As disagreements about implementation of the Consumer Product Safety Improvement Act ("CPSIA") continue, yesterday President Obama announced his intent to nominate Inez Moore Tenenbaum, former co-chair of candidate Obama's South Carolina campaign steering committee, as the new Chairman of the Consumer Product Safety Commission ("CPSC" or "Commission") and Robert S. Adler, member of the Obama transition team and former attorney advisor to two previous CPSC Commissioners, as a new CPSC Commissioner.
If confirmed, there would be a significant shift at the Commission that could reduce some of the perceived gridlock.1
The President also announced that his 2009 proposed budget would grant $107 million to the CPSC for fiscal year 2009 – a 71 percent funding increase since fiscal year 2007 – including funding for, among other things, a five-member Commission panel. For fifteen years, the CPSC has operated with only three Commissioners. If confirmed by the U.S. Senate, Tenenbaum and Adler will join Acting Chairman Nancy Nord and Commissioner Thomas Moore on the Commission. The President also plans to nominate a
fifth commissioner, who must be a Republican under CPSC rules. These changes will likely lead to a revitalized, restructured Commission with a new focus on enforcement and regulatory activities.
Ms. Tenenbaum is a lawyer with a background most recently in education. Since July 2008, she has worked as Special Counsel to the McNair Law Firm in its Regulatory, Local Government, and Finance practice groups. The firm describes its clients as "primarily businesses and governmental entities in the Carolinas." Prior to joining the McNair Law firm, she was elected twice as South Carolina State Superintendent of Education, serving from 1999 to 2007. During that time, Ms. Tenenbaum ran as
the Democratic candidate for retiring Democrat Fritz Hollings' Senate seat, but lost to Republican Jim DeMint.2
Earlier this year, she also considered running for South Carolina governor in 2010.
Prior to attending law school, Ms. Tenenbaum was Director of Research for the Medical, Military, Public and Municipal Affairs Committee of the South Carolina House of Representatives, working on legislation relating to public health, the environment, child welfare, social service, adult and juvenile corrections, state military affairs, and local government.
Ms. Tenenbaum graduated from the University of South Carolina law school and received her bachelor's degree and Masters of Education from the University of Georgia.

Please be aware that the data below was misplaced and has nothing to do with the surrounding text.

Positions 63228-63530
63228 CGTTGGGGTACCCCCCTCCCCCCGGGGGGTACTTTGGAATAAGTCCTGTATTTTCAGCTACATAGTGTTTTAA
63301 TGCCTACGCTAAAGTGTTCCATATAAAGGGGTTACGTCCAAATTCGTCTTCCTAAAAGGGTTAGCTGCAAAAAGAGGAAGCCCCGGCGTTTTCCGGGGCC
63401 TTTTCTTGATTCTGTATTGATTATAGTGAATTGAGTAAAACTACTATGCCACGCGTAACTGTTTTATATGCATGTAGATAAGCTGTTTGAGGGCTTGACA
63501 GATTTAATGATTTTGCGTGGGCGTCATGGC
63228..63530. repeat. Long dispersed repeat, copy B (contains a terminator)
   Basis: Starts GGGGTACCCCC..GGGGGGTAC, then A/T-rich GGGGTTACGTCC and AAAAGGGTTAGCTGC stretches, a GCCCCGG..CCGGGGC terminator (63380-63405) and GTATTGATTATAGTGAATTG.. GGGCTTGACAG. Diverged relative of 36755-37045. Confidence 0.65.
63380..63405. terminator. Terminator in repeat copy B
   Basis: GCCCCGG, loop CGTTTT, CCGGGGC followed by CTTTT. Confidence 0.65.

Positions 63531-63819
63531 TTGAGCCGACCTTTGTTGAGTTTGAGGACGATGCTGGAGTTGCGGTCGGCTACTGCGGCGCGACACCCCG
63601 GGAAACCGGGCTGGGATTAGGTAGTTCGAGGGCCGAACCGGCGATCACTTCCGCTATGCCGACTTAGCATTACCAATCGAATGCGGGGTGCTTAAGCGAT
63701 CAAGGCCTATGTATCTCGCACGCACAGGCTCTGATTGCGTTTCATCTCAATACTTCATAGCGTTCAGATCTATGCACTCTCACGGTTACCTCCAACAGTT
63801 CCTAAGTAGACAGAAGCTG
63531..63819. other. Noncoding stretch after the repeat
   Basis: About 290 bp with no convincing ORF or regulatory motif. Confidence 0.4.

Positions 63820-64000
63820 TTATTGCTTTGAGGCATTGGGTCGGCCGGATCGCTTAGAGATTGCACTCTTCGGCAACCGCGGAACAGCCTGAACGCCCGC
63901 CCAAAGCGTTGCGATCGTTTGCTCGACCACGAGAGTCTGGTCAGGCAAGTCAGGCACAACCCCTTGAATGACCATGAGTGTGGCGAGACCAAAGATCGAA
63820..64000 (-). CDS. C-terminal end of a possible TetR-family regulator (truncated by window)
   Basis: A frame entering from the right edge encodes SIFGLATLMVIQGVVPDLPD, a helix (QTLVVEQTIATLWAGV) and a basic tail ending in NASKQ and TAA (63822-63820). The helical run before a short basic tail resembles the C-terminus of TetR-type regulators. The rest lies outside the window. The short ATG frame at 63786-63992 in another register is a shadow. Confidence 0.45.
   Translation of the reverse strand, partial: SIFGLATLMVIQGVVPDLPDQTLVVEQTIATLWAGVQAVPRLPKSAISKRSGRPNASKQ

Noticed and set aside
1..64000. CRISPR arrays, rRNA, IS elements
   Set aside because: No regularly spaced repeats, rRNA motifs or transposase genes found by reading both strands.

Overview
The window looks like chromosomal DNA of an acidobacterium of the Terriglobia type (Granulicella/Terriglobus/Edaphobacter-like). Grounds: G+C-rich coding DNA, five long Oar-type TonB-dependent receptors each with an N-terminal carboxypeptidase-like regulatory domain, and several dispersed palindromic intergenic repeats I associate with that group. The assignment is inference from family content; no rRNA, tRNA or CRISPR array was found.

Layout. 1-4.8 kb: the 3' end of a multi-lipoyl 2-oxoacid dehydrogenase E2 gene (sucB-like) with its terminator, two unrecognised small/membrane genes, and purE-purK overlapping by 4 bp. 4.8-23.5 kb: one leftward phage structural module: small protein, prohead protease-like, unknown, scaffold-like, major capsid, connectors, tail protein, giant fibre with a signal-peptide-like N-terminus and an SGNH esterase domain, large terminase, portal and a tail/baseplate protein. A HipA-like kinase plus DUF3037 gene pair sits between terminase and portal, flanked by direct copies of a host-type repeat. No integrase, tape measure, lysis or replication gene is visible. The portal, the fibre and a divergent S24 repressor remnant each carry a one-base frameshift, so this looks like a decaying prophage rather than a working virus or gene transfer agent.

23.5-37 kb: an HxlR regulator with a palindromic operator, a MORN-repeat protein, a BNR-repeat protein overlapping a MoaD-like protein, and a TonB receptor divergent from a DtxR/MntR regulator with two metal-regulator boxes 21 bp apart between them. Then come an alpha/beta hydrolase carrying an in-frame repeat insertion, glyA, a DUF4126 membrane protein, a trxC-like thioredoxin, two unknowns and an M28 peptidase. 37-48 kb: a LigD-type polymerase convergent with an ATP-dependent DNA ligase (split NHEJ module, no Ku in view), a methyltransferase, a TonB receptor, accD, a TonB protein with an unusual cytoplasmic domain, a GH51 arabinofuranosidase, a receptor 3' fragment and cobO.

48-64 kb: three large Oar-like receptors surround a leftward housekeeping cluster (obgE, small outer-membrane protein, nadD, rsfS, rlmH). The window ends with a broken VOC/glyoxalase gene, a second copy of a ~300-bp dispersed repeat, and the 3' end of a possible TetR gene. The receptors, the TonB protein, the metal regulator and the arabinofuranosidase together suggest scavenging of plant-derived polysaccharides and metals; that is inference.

Mr. Adler has been elected six times to the board of directors of Consumers Union and has served on the Obama transition team since October 2008. Mr. Adler co-authored the transition team's agency review report of the CPSC – that report has not been released.
At a speech given at the International Consumer Product Health and Safety Organization's annual meeting earlier this year, he acknowledged the difficulties associated with implementation of the CPSIA, including potential retroactive application of some of the provisions.
In addition, he suggested increased Commission use of electronic media to improve consumer communications.
Mr. Adler is also currently a professor of legal studies at the University of North Carolina and the Luther J. Hodges, Jr. Scholar in Law & Ethics at Chapel Hill's Kenan-Flagler Business School, where he has served as Associate Dean for both the MBA and Bachelor of Science
in Business Administration programs. His research and teaching focus on consumer protection and product liability, including related preemption issues, as well as on ethics, regulation, and negotiation.
Prior to teaching, Mr. Adler served as Counsel to the then-named Health and Environment Subcommittee of the House Energy and Commerce Committee, advising on CPSC legislative and oversight issues. A veteran of the Commission, Mr. Adler served for eleven years as a CPSC
attorney advisor to two CPSC Commissioners from 1973 to 1984. He also served as Deputy Attorney General for the Pennsylvania Department of Justice and head of the Southwest Regional Office of the Pennsylvania Bureau of Consumer Protection.
Mr. Adler graduated from the University of Michigan law school and received his bachelor's degree from the University of Pennsylvania.
Kelley Drye & Warren's Consumer Product Safety
practice group is experienced in providing advice on the difficult issues of how and when potentially hazardous consumer products must be reported to the CPSC.
If product recalls are necessary, we work with our clients and CPSC staff to quickly develop and implement cost-effective communications programs that satisfy product liability concerns and minimize potential penalties. When the CPSC threatens
or brings enforcement actions, we advise our clients on appropriate strategies.
For more information about this Client Advisory, please contact:
Christie Grymes Thompson
Mark L. Austrian
For example, on April 3, Acting Chairman Nord issued a statement explaining her vote, five days before the vote was due, on petitions to exclude certain products from the CPSIA's lead content provisions and announcing a stay of enforcement.
Commissioner Moore responded critically stating, "It takes the vote of both Commissioners to stay enforcement of a congressionally-mandated ban." Both Nord and Moore have asked President Obama to nominate a new Chairman for the Commission.
In February 2009, Senator DeMint introduced legislation that would modify the CPSIA to give relief to small businesses, exempt thrift stores, and prevent application of the statute to products manufactured prior to the effective date of certain provisions.